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Introduction 

Node-RED is an open source visual tool for wiring physical and digital world hence an ideal tool for developing IoT projects. IoT projects are most often quite complex since they need to combine different devices, APIs and one or many other services for the integrated solution. The idea behind Node-RED is to create and manipulate different streams of events from the both physical and/or digital world even if you are not a programmer. For more complex projects and specific requirements Node-RED does require some coding knowledge but even for these situations it greatly simplifies the whole process.

Node-RED started as a side project from a guy named Nicholas O’Leary but eventually managed to get approval and support from IBM while still remained open source. The solution is used to interconnect physical things, cloud systems, databases and most APIs in all sort of ways and it is very popular nowadays.

 

More information about Node-RED

Since Node-RED is before anything a flow based tool, for more information about flow control programming, you can find some more information here.

Node-RED can be run on a local computer and it supports docker. However, it can be run on small devices like Raspberry pi (Node-RED comes reinstalled on the Raspbian OS), Beaglebone Black, Android devices, and it can also interact with Arduino. It can be run in the cloud as well since it supports IBM Bluemix of course :), but also Amazon AWS, Microsoft Azure and more.

Node-RED is browser based flow editor which is based upon nodes that are interconnected. There are actually more than 225.000 modules, however if you need something custom you can always make your own module in JavaScript.

There are many companies in the IoT world using and supporting Node-RED. One of these is Multitech, a hardware IoT company that uses Node-RED as an environment for configuring the devices. Many companies sell it as a service, the  famous being definitely AT&T, an American telco. There are other companies using it, like Opto22 in the IIOT field etc.

The Node-RED screen is quite simple to use and it is divided into three parts: on the left there are nodes to be used, the central part is used for drawing and configuring the flows and on the right side there is the info and debug part.

Nodes can be of input and output types. One of the key core nodes to start with is the inject node, but in flow base programming something has to inject the message into the flow and this inject node to start the process. Another core node is debug node where output of you flow can be seen and than there is also comment node which is used to comment and document your flow. One of the most powerful nodes is function nodes since it uses JavaScript to do pretty much anything you like but it requires programming knowledge.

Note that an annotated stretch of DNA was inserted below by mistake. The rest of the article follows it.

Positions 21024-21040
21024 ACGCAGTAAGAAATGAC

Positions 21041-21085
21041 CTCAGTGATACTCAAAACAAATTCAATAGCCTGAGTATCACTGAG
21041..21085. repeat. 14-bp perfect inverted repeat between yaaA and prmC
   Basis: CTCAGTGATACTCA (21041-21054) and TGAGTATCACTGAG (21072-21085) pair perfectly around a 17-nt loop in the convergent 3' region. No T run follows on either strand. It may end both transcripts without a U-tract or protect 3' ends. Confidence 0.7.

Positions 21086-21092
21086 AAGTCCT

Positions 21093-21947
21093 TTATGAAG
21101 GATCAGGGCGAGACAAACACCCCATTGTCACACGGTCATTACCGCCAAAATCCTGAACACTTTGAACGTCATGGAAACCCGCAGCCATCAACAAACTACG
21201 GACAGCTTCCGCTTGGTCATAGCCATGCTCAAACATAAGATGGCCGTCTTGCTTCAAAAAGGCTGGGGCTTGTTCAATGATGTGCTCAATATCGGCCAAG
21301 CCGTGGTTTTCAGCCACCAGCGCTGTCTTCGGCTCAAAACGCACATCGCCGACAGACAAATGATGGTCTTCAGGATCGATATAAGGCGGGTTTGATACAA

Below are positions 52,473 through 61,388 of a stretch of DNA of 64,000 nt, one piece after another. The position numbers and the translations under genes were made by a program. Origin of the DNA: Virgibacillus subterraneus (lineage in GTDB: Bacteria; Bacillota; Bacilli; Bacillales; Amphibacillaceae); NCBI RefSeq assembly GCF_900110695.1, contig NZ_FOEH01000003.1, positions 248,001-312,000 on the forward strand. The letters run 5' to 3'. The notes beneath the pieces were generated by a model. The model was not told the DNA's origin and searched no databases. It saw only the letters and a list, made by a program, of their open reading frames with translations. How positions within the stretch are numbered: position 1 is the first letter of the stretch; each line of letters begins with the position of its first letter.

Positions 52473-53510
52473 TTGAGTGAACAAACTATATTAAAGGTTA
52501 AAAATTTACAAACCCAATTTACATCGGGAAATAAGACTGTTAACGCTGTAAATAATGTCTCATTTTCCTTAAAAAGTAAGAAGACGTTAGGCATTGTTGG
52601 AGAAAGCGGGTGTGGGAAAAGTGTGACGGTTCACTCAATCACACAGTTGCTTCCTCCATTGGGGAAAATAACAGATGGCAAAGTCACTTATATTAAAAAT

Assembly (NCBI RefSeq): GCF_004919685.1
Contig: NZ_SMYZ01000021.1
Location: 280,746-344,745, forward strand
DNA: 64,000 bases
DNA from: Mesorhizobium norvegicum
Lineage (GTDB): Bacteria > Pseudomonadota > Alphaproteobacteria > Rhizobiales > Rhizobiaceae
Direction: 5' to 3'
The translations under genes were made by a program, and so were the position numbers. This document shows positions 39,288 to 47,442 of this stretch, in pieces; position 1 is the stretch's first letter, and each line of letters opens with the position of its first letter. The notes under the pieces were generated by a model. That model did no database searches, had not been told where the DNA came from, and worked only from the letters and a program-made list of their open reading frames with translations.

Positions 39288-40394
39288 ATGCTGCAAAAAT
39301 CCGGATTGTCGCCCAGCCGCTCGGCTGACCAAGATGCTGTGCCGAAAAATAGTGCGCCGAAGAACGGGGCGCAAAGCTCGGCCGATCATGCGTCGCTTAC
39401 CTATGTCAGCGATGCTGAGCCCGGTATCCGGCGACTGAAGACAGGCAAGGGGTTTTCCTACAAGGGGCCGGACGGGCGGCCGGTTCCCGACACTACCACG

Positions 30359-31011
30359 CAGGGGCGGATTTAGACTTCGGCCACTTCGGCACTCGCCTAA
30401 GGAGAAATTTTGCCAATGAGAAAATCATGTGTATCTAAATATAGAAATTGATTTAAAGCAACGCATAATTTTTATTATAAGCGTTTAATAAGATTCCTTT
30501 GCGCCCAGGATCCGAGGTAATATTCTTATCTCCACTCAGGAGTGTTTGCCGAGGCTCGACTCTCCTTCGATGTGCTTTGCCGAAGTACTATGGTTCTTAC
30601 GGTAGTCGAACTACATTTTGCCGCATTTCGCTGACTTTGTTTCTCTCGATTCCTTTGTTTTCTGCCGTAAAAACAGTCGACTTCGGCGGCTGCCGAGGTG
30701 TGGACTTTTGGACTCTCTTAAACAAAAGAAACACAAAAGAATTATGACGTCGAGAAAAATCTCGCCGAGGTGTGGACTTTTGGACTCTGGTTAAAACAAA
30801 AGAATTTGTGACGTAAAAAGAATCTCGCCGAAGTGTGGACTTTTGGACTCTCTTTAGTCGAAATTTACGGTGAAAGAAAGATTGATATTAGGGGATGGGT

Node-RED supports adding packages (many packages are community provided) which are like plugins that allow using other services like MySQL database, MSSQL database etc.

The flows and nodes are easy to drag ‘n drop, cut, copy and paste. The biggest advantage is the fact that these nodes are self-contained and reusable later.

Also, the flows can be easily exported and imported. Nodes, group of nodes and templates can be saved or revoked from the library. Node-RED uses subflows which are sort of templates that can be reused on any location in the flow.

The flows are stored using JSON. JSON is actually not a programming language but a structured format for sending and receiving information so that any programming language be that Java script, Pyton or maybe C# can use it. Some other well known formats are XML and CSV.

Node-RED is open source and it is supported by a growing community. It has a very good getting started guide, user guide, cook book and API reference.

Here I will link you to a very good and free introduction course about Node-RED features. The main site can be found here. For any suggestions, comments and questions please contact me via nikola@simpleIoT.eu.

 

 

 

 

 

 

 

 

 

 

 

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